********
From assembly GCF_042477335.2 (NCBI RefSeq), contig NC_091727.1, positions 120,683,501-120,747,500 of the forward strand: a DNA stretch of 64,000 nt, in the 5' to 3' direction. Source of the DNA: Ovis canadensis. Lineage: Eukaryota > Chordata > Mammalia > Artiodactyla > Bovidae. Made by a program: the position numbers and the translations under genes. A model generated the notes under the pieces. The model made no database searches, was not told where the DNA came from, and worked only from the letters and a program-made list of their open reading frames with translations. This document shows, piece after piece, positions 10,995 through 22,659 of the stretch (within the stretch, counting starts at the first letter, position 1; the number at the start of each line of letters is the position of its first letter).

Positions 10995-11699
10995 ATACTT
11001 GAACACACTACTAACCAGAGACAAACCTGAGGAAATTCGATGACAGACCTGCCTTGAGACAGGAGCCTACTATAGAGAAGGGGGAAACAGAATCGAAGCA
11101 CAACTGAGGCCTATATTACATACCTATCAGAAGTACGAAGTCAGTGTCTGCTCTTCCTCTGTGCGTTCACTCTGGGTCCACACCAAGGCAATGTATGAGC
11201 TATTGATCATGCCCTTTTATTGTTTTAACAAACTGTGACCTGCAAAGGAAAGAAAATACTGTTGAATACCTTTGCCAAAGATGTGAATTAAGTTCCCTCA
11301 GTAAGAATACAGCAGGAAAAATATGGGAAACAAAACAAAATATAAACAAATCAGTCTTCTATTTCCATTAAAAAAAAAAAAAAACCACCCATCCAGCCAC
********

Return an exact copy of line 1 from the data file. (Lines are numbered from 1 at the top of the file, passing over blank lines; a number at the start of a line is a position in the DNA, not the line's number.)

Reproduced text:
From assembly GCF_042477335.2 (NCBI RefSeq), contig NC_091727.1, positions 120,683,501-120,747,500 of the forward strand: a DNA stretch of 64,000 nt, in the 5' to 3' direction. Source of the DNA: Ovis canadensis. Lineage: Eukaryota > Chordata > Mammalia > Artiodactyla > Bovidae. Made by a program: the position numbers and the translations under genes. A model generated the notes under the pieces. The model made no database searches, was not told where the DNA came from, and worked only from the letters and a program-made list of their open reading frames with translations. This document shows, piece after piece, positions 10,995 through 22,659 of the stretch (within the stretch, counting starts at the first letter, position 1; the number at the start of each line of letters is the position of its first letter).